Organized, Habitual, and Intelligent Practice, Part 2

After you’ve spent a few hours with the music, maybe listened to a recording, and (For string players) you’ve got fingerings and bowings marked in (some you’ll love, some you’ll hate -- keep that eraser handy). What happens now?

You’ve done all the pre-practice room work, so once you finally sit down to play, you must find a way to go back to the goals. What do you want to accomplish TODAY?! Managing expectations is key and one of the major problems that many of my students and colleagues have is avoiding the “Google Trap.” We - most of you and I - grew up with the internet and we’re a very impatient bunch because of it. Instantaneous results of epic proportions do not happen in the practice room. You will not - NOT - finish the Mendelssohn concerto the day you begin work on it. So why expect to? You probably won’t even play that first phrase in tune, if you play the right notes at all. So, again, why expect to?

By using your short term goals, you can come up with a practice plan that will greatly increase your productivity and will generate results faster than any practice before.

Rhonda Rider, my great teacher and mentor, used the phrase “20 hours per week, or 20 minutes of shame,” when talking about performing. You must be habitual, you must practice consistently - Rhonda advocates for 6 days of practice per week and one day where you don’t even lay eyes on your cello, a welcomed day off - to achieve your goals, in this case the goal was, “play this 20 minute piece and don’t embarrass myself or my teacher!” 


To live up to this Rider-ism, I’d suggest a few things which might help you to get closer to that 20 hour mark:

1. Determine when you can practice.

We schedule so many things in our lives: our classes, gym time, when we eat and when we watch TV, why not schedule our practice as well? Sit down with your calendar and look over your schedule for the week. When would you like that day off? When can you NOT practice? This goes for both times that are occupied by other tasks (class, etc.) or times when you know you won’t accomplish anything. It's important to know when you work best.

2. You should also understand that dedicated, intelligent practice is EXHAUSTING!

When you finish practicing, you should feel as though your brain has just competed in a mental decathlon. We all know the extra-musical benefits of studying music (a strong work ethic, focus, ability to give and receive constructive criticism to ourselves and others) but so many don’t realize that developing these skills is HARD! Looking at a four bar phrase and determining the direction, high and low points, how in or out of tune you were/are, rhythm, not to mention all the technical aspects of playing our instruments - these things are hard to do! Doing these things - actually, really doing them - for a long period of time can and should be mentally draining. So, all of that said, don’t schedule a practice session when you can’t focus or when you’re too tired to run that decathlon. If you’re not a morning person, 8:00 AM practice probably isn’t for you. If you get ridiculously hungry at noon, maybe don’t schedule two hours starting at 11:00.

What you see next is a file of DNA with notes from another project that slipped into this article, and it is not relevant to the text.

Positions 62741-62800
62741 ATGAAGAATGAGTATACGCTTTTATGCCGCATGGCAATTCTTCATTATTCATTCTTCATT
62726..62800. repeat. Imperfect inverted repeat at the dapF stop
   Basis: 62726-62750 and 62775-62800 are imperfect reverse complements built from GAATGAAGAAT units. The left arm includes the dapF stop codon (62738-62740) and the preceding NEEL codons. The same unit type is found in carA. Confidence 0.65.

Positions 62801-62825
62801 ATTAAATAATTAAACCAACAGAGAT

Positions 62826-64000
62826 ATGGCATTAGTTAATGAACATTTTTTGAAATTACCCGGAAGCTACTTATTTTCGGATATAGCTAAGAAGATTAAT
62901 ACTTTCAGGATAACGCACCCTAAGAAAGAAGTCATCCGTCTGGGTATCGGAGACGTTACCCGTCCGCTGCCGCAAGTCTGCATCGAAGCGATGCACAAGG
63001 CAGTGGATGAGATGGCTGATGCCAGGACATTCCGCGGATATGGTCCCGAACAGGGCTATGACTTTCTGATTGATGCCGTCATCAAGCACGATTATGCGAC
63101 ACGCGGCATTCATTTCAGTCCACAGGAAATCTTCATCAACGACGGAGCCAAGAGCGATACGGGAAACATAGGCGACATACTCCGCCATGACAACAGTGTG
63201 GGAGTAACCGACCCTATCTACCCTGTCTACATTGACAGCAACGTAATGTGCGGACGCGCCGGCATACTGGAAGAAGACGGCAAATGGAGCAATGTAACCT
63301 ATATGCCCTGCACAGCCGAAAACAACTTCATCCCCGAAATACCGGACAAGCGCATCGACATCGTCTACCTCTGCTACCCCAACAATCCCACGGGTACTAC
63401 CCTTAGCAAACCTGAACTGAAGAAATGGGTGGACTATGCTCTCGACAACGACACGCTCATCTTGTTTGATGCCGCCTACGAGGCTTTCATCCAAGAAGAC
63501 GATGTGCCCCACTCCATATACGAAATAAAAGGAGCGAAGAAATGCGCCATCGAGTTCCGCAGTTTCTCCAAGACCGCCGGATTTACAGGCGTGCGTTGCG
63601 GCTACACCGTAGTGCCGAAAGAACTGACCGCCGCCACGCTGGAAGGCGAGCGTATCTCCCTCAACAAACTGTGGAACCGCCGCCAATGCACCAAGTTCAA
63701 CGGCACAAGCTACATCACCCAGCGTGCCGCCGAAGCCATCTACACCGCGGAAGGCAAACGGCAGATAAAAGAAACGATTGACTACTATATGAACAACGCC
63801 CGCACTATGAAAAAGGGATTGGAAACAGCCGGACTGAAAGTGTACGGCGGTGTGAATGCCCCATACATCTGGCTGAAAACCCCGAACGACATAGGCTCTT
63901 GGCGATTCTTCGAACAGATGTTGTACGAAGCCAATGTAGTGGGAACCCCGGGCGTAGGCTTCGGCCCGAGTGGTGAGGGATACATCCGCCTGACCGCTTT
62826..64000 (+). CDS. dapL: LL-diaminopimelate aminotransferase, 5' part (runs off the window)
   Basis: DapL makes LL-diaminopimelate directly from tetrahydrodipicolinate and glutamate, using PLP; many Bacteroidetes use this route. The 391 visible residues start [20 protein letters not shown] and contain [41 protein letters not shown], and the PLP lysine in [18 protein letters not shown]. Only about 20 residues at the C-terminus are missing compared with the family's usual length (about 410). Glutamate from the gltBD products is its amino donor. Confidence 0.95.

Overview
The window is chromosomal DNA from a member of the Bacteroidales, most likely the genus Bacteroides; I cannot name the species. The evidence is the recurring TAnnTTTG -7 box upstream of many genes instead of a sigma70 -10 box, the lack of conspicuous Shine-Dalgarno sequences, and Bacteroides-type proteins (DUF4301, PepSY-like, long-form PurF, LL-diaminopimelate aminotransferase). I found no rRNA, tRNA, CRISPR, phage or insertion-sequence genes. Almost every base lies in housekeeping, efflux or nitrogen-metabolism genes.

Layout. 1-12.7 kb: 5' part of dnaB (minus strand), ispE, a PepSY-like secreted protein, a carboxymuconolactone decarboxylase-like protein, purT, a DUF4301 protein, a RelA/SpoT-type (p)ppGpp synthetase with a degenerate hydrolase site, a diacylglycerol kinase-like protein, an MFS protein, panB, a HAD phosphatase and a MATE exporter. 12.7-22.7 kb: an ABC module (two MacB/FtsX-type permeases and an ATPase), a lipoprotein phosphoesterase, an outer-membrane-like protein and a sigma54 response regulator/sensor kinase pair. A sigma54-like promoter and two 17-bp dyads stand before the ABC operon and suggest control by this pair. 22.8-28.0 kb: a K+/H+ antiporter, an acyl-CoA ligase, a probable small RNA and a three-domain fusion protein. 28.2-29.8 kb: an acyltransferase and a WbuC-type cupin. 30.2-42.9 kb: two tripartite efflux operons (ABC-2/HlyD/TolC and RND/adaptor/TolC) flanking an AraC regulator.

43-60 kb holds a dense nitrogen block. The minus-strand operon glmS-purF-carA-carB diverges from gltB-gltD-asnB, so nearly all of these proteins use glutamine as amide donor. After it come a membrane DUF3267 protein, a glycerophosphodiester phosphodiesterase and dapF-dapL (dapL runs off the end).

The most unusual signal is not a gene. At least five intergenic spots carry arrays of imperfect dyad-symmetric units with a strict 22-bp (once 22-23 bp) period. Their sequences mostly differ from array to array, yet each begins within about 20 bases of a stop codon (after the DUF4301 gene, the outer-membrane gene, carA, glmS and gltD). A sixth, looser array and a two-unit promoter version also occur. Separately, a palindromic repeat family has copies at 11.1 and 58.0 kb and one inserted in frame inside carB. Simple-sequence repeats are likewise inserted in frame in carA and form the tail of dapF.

3. Time away from the instrument is just as important as time with the instrument.

There are two sides to this coin. Sitting on your couch with your metronome, counting/clapping/singing rhythms is just as important as working with your instrument. Schedule time with just you and your score and think just as hard about things as you would in your practice room. Also important is the time away from your instrument and music in general. Take it from me there are some amazing things outside your practice room. Read a newspaper or take a walk. Enjoy a nice meal with the significant other or friends you haven’t seen in six weeks (because you’ve been practicing). Basically, get away from the instrument. It will refresh your brain and keep you from burning out.


That’s it. That’s enough. You might think you can do it, but you’re probably wrong. Even five hours is pushing it, and four is probably the better number. If someone says they’re practicing eight hours per day, they’re either lying to you or they are wasting their time. (Don't believe me? Ask Itzhak Perlman.) There is solid statistical and neurobiological evidence to show that human beings can only process so much information at once. It’s why all-nighters are ridiculous and counterproductive. If you are actually sitting in a practice room for eight hours per day, you’re probably not practicing intelligently which, again, is a waste of time and energy.

Once you’ve scheduled your practice for the week, hopefully reaching that magic number of 20 hours, start to think about WHAT you’re going to practice and develop your plan for the session. This is very important. Don’t walk in to the room without knowing what you need/want to work on.

To be continued, PART THREE!